NASA's CLOUDSAT satellite, in conjunction with CALIPSO, will be used to study the role that clouds and aerosols play in regulating Earth's weather, climate and air quality. CLOUDSAT's primary instrument is a 94 GHz cloud profiling radar that will be used to provide estimates of the percentage of Earth's clouds that produce rain. The radar will also provide vertically-resolved estimates of how much water and ice are in Earth's clouds and estimate how efficiently the atmosphere produces rain from condensates. Launched May 2006. (Courtesy NASA/JPL).
NASA's TERRA satellite is considered the flagship mission in NASA's Earth Observing System. TERRA carries five instruments that observe Earth's atmosphere, ocean, land, snow, ice, and energy budget. TERRA observations will reveal humanity's impact on the planet and provide crucial data about natural hazards like fire and volcanoes. Launched December 1999.
The Kepler Mission is specifically designed to survey our region of the Milky Way galaxy in order to locate Earth-size and smaller planets in or near the habitable zone of its parent star and also to determine the fraction of the hundreds of billions of stars in our galaxy that might have such planets. Kepler finds planets by looking for tiny dips in the brightness of a star when a planet crosses in front of or transits the star. Launched March 2009. (Courtesy NASA/JPL).
Mars Odyssey is an orbiter carrying science experiments designed to make global observations of Mars to improve our understanding of the planet's climate and geologic history, including the search for water and evidence of life-sustaining environments. One of the chief scientific goals that 2001 Mars Odyssey will focus on is mapping the chemical elements and minerals that make up the Martian surface. Odyssey also served as a communication relay for landers such as the Mars Exploration Rovers Spirit and Opportunity. Launched April 2001. (Courtesy NASA/JPL).
The Mars Atmosphere and Volatile EvolutioN or MAVEN mission will orbit Mars to explore how the sun may have stripped Mars of most of its atmosphere, turning a planet once possibly habitable to microbial life into a cold and barren desert world. MAVEN will be the first spacecraft mission dedicated to exploring the upper atmosphere of Mars. Launched November 2013. (Courtesy NASA/JPL).
New Horizons is a mission designed to fly by Pluto and its moon Charon and transmit images and data back to Earth. It will then continue on into the Kuiper Belt where it will fly by one or more Kuiper Belt Objects and return further data. The primary objectives are to characterize the global geology and morphology and map the surface composition of Pluto and Charon and characterize the atmosphere of Pluto and its escape rate. Launched on 19 January 2006, flyby of Pluto will occur nominally on 14 July 2015. (Courtesy NASA/JHUAPL/SwRI).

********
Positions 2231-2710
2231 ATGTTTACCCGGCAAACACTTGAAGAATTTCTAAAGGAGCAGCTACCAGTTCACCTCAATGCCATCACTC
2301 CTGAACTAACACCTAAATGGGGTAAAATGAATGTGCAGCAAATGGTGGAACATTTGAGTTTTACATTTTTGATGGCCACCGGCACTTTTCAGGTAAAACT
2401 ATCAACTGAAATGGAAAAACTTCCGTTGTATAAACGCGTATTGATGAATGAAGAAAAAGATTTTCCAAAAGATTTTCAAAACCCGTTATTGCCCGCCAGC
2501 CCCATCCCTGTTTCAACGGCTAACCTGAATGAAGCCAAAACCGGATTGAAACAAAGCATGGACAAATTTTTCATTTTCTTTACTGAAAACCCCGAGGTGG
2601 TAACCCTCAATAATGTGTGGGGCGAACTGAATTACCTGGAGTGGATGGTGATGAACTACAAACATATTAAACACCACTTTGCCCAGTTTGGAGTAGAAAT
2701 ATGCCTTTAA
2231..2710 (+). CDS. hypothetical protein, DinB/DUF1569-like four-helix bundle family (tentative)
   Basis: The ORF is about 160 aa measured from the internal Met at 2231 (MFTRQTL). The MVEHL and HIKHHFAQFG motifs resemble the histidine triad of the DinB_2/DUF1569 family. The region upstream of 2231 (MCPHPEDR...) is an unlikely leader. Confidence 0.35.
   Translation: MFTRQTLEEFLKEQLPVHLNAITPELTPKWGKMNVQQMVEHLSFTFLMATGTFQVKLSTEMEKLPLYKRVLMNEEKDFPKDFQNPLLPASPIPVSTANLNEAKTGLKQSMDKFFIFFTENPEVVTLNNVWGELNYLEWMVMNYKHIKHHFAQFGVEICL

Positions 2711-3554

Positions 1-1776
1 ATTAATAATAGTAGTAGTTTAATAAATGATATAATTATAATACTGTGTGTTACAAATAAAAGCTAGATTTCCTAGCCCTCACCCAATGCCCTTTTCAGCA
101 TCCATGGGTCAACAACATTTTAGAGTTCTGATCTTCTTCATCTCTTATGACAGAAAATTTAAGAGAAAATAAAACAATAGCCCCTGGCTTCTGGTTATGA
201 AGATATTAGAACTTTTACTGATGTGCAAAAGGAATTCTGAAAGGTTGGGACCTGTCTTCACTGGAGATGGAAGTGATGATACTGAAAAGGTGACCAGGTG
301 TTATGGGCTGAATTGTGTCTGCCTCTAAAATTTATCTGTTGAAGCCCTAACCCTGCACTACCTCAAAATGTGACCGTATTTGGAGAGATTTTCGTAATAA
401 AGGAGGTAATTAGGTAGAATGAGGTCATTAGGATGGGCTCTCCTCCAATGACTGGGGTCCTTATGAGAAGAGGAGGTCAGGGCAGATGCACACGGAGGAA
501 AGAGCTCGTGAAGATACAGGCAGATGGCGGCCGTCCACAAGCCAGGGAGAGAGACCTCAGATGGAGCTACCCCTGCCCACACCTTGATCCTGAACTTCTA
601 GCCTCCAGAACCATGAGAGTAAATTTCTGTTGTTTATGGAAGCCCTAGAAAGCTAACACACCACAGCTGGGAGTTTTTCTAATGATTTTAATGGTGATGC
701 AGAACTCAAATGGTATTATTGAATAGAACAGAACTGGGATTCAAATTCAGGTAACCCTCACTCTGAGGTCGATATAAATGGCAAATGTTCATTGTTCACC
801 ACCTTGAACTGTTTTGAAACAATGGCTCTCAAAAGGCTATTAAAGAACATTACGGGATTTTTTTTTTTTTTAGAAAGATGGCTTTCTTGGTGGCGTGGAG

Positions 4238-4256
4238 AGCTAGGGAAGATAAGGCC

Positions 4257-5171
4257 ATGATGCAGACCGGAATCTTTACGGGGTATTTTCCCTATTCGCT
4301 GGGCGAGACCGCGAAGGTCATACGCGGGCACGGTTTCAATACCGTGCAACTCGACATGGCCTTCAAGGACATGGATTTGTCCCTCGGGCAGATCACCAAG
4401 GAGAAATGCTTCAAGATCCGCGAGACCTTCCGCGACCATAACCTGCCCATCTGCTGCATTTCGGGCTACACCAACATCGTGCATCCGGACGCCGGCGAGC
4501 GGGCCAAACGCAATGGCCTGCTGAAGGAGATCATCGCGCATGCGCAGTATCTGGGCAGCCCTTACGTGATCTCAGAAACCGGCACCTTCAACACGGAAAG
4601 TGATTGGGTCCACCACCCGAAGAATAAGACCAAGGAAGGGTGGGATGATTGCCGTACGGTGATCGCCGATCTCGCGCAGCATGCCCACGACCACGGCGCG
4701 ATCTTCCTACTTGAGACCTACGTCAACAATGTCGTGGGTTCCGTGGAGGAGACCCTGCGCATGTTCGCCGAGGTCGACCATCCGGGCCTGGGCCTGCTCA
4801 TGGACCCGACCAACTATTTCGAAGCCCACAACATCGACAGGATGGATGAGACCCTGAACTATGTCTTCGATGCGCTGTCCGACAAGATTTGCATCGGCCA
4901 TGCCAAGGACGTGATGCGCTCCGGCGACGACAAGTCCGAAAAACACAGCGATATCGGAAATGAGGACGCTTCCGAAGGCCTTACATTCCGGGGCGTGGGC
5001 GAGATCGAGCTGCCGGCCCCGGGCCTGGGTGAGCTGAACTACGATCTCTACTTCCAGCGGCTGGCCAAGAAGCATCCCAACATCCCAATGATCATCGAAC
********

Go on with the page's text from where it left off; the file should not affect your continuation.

The Deep Space Climate Observatory, or DSCOVR, will maintain the nation's real-time solar wind monitoring capabilities which are critical to the accuracy and lead time of NOAA's space weather alerts and forecasts.
Without timely and accurate warnings, space weather events like the geomagnetic storms caused by changes in solar wind have the potential to disrupt nearly every major public infrastructure system, including power grids, telecommunications, aviation and GPS. (Courtesy NASA).
In this photo, captured by the AQUA satellite, the Barents Sea north of Norway is awash in colorful swirls of blue and green in July of 2003. This spectacular display of color reveals the biological richness of these cold, nutrient rich waters with a bloom of tiny marine plants called phytoplankton.
The colors can be produced by a variety of pigments, including chlorophyll, that the plants use to harness sunlight for photosynthesis. The brightest blue color is sometimes the result of a kind of phytoplankton called a coccolithophore that has a calcium carbonate (chalk) covering. This chalky covering is bright white, and mixes with the blue reflection off the water to produce brilliant hues. (Courtesy NASA/JPL).
In July 2012, a massive ice island broke free of the Petermann Glacier in northwestern Greenland. On July 16, the giant iceberg could be seen drifting down the fjord, away from the floating ice tongue from which it calved.
On July 21, 2012, the Advanced Spaceborne Thermal Emission and Reflection Radiometer (ASTER) on NASA's Terra satellite captured this image of the iceberg's continuing journey. This image has been rotated and north is toward the right. This detailed image reveals that the iceberg covers an area of about 32.3 square kilometers (12.5 square miles). (Courtesy NASA/JPL).
This Mars surface image was taken by the Thermal Emission Imaging System (THEMIS) on board the Mars Odyssey spacecraft. The image shows an impact crater with ejecta that does not completely encircle the crater. This typically indicates the impact occurred at an angle. (Courtesy NASA/JPL/ASU).
Charon and Pluto: This composite of enhanced color images of Pluto and Charon was taken by NASA’s New Horizons spacecraft as it passed
through the Pluto system. (Courtesy: NASA).